Camberley, England, June 9, 2004--LCD monitors are set to continue to show year-on-year growth, according to a forecast from Meko's DisplayCast market-research service. The European desktop monitor market is now expected to grow around 4.7% in volume in 2004 compared to 2003. As previously forecast, sales in central and eastern Europe are expected to grow more strongly than in the west of the region, with demand for LCD monitors rising quickly.
The total volume of monitors sold in 2004 is expected to be in excess of 38 million units, with more than 39 million forecast for 2005. "We have not significantly changed our forecast this time round but there are some movements in terms of share by screen size," noted Pete Gamby, research director at Meko. "In particular, we have raised our estimates for large-size LCD monitors."
Sales of the larger screen sizes has been limited by prices being too high for the more-mainstream applications, but this situation is changing quickly. Sales of 20-in. and larger LCDs were much stronger than expected in Q4 2003 and Q1 2004, leading to an improved forecast. "Specifically, prices in the 20-in. LCD monitor category fell sharply over the last three months and this should stimulate further growth despite the seasonal slowdown that is expected for Q2 and the start of Q3," said Gamby.
Some areas of Europe are still struggling to come to terms with changes in desktop-monitor pricing and availability that are not market driven. "We've noted before that the LCD panel makers in the Far East are keen to maximize profits while demand outstrips supply," said Gamby. "This is continuing, and despite there being end-user demand for smaller screens, the panels for those screens have been made increasingly more expensive."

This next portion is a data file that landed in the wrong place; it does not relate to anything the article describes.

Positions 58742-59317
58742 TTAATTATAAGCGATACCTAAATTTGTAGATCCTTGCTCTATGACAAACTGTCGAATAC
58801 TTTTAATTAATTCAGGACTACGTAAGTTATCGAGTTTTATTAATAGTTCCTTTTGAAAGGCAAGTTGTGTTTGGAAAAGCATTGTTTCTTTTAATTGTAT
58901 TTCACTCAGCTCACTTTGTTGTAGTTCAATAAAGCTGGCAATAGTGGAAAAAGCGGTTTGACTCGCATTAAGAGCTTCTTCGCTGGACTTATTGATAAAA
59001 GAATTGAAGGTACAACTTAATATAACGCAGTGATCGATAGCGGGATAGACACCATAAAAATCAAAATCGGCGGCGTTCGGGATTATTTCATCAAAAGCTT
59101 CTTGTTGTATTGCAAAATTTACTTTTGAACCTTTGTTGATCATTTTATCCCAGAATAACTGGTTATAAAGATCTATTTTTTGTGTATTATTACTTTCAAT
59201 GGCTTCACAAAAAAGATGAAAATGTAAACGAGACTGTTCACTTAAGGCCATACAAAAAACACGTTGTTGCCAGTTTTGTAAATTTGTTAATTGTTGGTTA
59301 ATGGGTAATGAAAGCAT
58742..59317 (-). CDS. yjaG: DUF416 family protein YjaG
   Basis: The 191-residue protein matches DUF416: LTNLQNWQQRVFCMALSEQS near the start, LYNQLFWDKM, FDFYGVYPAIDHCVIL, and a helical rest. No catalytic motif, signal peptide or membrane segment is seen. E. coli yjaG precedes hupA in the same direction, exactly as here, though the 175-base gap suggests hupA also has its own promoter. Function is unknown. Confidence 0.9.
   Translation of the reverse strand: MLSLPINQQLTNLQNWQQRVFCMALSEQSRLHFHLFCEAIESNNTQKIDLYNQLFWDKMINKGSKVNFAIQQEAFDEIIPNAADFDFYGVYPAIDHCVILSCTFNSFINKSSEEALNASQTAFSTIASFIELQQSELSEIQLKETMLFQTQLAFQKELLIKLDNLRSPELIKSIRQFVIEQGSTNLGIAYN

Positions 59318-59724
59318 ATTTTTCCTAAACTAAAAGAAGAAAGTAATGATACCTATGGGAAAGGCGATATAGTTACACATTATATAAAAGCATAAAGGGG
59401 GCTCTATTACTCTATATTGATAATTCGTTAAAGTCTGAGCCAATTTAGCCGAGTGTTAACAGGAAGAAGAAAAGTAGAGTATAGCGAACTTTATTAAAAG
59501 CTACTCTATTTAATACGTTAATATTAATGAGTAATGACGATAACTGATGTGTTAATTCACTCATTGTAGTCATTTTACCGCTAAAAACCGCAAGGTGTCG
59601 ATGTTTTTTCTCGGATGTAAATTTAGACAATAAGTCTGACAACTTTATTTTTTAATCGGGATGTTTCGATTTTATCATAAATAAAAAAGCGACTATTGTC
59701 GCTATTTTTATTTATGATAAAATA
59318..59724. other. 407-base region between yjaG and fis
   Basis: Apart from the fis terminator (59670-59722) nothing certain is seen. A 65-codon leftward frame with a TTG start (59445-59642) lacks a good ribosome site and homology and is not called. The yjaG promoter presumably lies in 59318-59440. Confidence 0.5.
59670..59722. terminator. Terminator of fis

With suppliers under cost-price pressure and seeing margins eroded as street prices continue to fall, the result has been that some give up promoting 15-in. LCD monitors altogether. With vendors having to persuade customers to switch to 17-in. LCD monitors, there is now some evidence that the 15-in. segment will decline quickly in some parts of the market - corporate buyers in particular are deciding that the situation is not going to change and are specifying 17-in. screens where budgets allow. Still, if prices for 17-in. monitors fall as expected, this size category will account for more than 50% of all European monitor shipments by the end of 2005.
The next largest "sweet-spot" screen size is 19 in. and this will grow to take more than 10% of the market by volume at the start of 2006.However, prices for 17-in. LCD monitors are not yet at the point where LCD penetration in all countries in Europe can suddenly accelerate to saturation point. "We are still expecting CRT monitor shipments to account for about 20% of the market volume at the start of 2006," said Gamby. Market saturation has been achieved only in wealthy countries such as Luxembourg and Switzerland, where LCDs now outsell CRTs by more than 9 to 1.